The big feelings I have this time around are much smaller, and more logical. They can cripple me momentarily, but they are nothing like the inescapable fog from before. I feel limited as one person who wants to care optimally for two little people. I grieve the simplicity of just being Penny’s mom because most of the time I could drop everything to meet her needs. I feel disappointed in myself when I’m low on patience because I’m low on sleep, but deep down I do believe that tomorrow I’ll get another chance to be better and that all should be okay.

The thing about becoming a mother is when it’s different than what you expected, it’s difficult to ascertain in the moment why that is. Is it because every sitcom you ever saw showed babies as giggly accessories rather than infinity loops of dependence and need? Is it because your dad died the day before you became a mom and it’s hard for you to be fully present and slow down because you’re just not ready to deal with what’s lurking in your heart and thirty three years of life have shown you that productivity is the best way to avoid big unpleasant feelings? Is it because you’ve got a chemical imbalance in your brain that’s making your synapses misfire and creating a maelstrom of irrational fears that you can only fend off by making sure you worry about every possible thing that could go wrong, as if your anxiety is somehow protective, as if only perpetual panic will ward off further misfortune?

Now I see my resilient, emphatic toddler and wish I had been able to glimpse all she’d become in those early days when she never stopped screaming. It would have allowed me to know in my heart that she would be okay, and that I wouldn’t irrevocably fuck it all up, and then maybe I could have savored her start in life a little more.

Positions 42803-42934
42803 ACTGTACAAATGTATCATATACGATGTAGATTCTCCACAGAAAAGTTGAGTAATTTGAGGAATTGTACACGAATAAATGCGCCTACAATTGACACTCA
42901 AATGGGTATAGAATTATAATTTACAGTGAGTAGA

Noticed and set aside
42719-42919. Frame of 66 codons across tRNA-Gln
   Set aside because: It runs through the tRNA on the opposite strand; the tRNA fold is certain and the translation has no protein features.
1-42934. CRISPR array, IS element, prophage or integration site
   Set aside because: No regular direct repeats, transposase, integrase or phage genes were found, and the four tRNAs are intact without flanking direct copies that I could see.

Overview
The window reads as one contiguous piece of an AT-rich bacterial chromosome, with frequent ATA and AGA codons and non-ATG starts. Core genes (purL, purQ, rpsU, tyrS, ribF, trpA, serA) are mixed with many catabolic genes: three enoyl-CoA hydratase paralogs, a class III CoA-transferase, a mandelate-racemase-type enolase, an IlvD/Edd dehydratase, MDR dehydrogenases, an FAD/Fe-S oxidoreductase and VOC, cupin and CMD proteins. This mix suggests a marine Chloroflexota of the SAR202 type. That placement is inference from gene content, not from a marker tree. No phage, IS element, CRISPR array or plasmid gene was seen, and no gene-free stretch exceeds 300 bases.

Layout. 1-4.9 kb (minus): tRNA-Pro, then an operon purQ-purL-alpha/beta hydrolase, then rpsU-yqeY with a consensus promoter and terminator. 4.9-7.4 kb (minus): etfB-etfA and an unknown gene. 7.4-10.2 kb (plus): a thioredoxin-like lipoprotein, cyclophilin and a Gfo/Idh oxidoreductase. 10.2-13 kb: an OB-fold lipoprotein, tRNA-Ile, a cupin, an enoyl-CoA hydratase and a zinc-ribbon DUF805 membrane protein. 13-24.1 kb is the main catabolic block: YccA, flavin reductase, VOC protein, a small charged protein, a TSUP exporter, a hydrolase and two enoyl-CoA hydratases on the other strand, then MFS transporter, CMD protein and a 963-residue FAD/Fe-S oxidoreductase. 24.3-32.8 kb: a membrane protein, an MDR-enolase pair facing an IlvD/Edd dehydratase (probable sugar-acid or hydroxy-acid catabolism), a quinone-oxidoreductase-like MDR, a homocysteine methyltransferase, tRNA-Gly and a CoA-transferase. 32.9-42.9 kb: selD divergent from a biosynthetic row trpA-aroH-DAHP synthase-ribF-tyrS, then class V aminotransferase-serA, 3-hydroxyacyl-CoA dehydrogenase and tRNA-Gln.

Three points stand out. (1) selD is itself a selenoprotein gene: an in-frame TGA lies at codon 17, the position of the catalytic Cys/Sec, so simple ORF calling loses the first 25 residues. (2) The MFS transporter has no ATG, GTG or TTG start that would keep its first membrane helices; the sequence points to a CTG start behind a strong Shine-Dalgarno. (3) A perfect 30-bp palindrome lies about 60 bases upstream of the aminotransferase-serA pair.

But it’s entirely possible that wouldn’t have been enough – that my brain was just hell bent on making a hard situation harder.

And only now, as I hold Harper, who looks so much like Penny did at this age, without panic running through my veins and tears running down my face, can I understand that it need not always be that way. That babies can scream without terror slicing through you heart. That days with a newborn can be mostly placid and peaceful. That this experience need not echo my last time here, and that being thankful for that is okay.

I desperately don’t want to typecast my daughters into roles based on the circumstances of their births. What I’m beginning to see is that their origin stories say more about me than about either of them. Penny was born during a hard time to a broken person, but from the very first instant, she was worthy of nothing but love. Yes, Harper’s mom knows more from day one. She’s a little bit more gentle with herself. She’s trying to make sure that these realities wind up benefiting both girls, as preschoolers can require just as much patience and presence as newborns. She’s traded her fearful heart for one full of hope, knowing fully this swap doesn’t dictate what’s to come, it merely makes the present moment a lot more hospitable. It encourages lingering in these long days that will inevitably turn into years that flew by all too fast.